Timeless. Timely. Time waster. Sentimental. Rome practically begs you to take a bigger bite of its personality. And lately, museums, cultural sites, monuments and galleries are serving it up in on a time-bending platter. Latest is Split Stone (7:34) by American artist Sarah Sze, a Gagosian Gallery/Museo Nazionale Romano collaboration appearing this month and through January.

Looking close for the pixels. Photo by Erica Firpo.

Rock of Ages

Head down to the subterranean of Cripta Balbi and you come face to face with a split boulder. It’s Sarah Sze's latest installation and counter-part to her self-titled gallery exhibition at Gagosian. Two halves of a monumental granite rock that sneakily resemble a geode sit in the travertine-lined remains of the 1st century BC theatre of Balbus- just one incarnation of Cripta Balbi, an archaeo-museum that is all about recycled space. Walk around the site and you’re stepping through millennia-spanning detritus from its incarnations as ancient theatre, medieval house, Renaissance convent and 19th century orphanage. Walk back to Split Stone, take a closer look. Sze permanently drilled a slick and pixelated image of sunset (that she snapped on her smartphone!) on the face of each stone.

This is not the Crypta Balbi show that Darius would dream of, but it’s the kind of show I have been waiting to see- recycling Rome through an incredible (yet barely visited) archaeo-museum and inserting the very contemporary into its historic context. Because that is Rome every day life- imperial leftovers while we wait for the bus, Baroque backdrops while we visit the dentist, unification monuments while we shop at H&M.

“Rome is a constant intersection of ancient and contemporary, all the time mixing together”, says Sze. It’s a never-ending conversation of permanent and ephemeral, analogue and dialogue, and old and new, aka Rome every day.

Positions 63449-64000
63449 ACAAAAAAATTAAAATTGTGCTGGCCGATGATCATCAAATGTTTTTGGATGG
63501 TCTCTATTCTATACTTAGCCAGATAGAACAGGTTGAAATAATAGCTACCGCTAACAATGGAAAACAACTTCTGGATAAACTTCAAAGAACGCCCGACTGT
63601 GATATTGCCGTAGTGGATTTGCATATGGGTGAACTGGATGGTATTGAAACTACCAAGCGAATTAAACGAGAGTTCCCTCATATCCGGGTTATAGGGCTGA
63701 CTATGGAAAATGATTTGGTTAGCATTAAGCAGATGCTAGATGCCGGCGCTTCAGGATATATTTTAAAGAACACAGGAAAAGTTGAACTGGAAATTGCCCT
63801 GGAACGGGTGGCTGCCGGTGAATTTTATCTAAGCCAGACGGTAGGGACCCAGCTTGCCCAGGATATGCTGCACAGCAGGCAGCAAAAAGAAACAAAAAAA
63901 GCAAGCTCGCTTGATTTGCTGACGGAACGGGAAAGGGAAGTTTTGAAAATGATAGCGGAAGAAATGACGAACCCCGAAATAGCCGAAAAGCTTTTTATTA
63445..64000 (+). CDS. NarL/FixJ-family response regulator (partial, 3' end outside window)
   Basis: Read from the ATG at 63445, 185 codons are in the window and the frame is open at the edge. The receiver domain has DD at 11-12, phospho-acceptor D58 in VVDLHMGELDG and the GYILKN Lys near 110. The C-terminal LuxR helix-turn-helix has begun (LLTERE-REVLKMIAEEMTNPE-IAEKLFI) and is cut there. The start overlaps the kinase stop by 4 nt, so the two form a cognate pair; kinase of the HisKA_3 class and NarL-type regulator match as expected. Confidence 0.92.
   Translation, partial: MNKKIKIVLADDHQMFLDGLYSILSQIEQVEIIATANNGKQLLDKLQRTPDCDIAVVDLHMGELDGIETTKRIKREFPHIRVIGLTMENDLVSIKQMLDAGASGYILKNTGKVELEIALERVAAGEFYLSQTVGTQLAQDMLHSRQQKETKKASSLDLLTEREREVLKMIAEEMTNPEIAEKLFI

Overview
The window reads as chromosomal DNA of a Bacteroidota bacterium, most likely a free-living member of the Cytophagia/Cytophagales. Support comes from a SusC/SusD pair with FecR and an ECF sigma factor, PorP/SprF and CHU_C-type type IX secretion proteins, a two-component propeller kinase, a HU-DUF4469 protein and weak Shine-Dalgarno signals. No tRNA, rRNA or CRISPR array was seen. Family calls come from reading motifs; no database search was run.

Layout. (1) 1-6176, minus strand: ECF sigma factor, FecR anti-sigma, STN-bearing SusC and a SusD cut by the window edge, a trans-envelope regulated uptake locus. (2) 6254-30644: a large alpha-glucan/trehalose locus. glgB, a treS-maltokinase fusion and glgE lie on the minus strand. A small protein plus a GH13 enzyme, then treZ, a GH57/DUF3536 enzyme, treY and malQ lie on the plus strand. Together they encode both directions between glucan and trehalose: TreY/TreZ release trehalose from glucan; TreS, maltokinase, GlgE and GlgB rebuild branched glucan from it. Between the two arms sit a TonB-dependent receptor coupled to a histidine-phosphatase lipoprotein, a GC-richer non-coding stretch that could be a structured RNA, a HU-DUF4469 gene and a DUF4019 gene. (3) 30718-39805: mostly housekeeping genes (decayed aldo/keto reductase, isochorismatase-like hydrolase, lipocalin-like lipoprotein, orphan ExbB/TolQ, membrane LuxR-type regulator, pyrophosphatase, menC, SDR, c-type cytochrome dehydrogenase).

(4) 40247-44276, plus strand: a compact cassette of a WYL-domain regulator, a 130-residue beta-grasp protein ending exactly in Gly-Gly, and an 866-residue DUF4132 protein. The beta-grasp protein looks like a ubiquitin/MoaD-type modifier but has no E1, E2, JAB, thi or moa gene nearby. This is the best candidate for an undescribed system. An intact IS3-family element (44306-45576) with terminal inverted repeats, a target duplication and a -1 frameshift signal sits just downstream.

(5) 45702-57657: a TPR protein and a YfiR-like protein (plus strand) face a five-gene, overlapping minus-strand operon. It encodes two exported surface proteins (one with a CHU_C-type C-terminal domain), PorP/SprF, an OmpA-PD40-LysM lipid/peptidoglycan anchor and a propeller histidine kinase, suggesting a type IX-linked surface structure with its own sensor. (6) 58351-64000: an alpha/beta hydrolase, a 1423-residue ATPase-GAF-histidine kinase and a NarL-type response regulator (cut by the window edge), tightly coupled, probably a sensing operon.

I want to see this show- How do I do it?

It’s pretty easy. Split Stone is in situ at Crypta Balbi, all you have to do enter the museum. Here’s a tip: Cripta Balbi is one of the four locations of the Museo Nazionale Romano- an incredible, four-venue ticket which at 15 euro for a 72-hour period is one of my favorite ways to explore the city- ancient and present day. Each of the four Museo Nazionale Romano venues focuses on Ancient Rome, with a large stress on sculpture, and each is a unique architectural experience- an ancient bath structure (Diocleziano), a Renaissance palace (Altemps), a late 19th century townhouse (Massimo) and an ancient Roman theatre/crypt/medieval residence/archaeological site (Balbi). All four museums hide in plain sight -Palazzo Massimo and Terme di Diocleziano by Termini Station, Palazzo Altemps by Piazza Navona and Crypta Balbi by Largo Argentina.

Tickets: 10 euro per site, or a 15 euro cumulative ticket which lasts 72 hours

Split Stone closes January 27, 2019.

A Secret New Hotel in the Center of Everything Great in Rome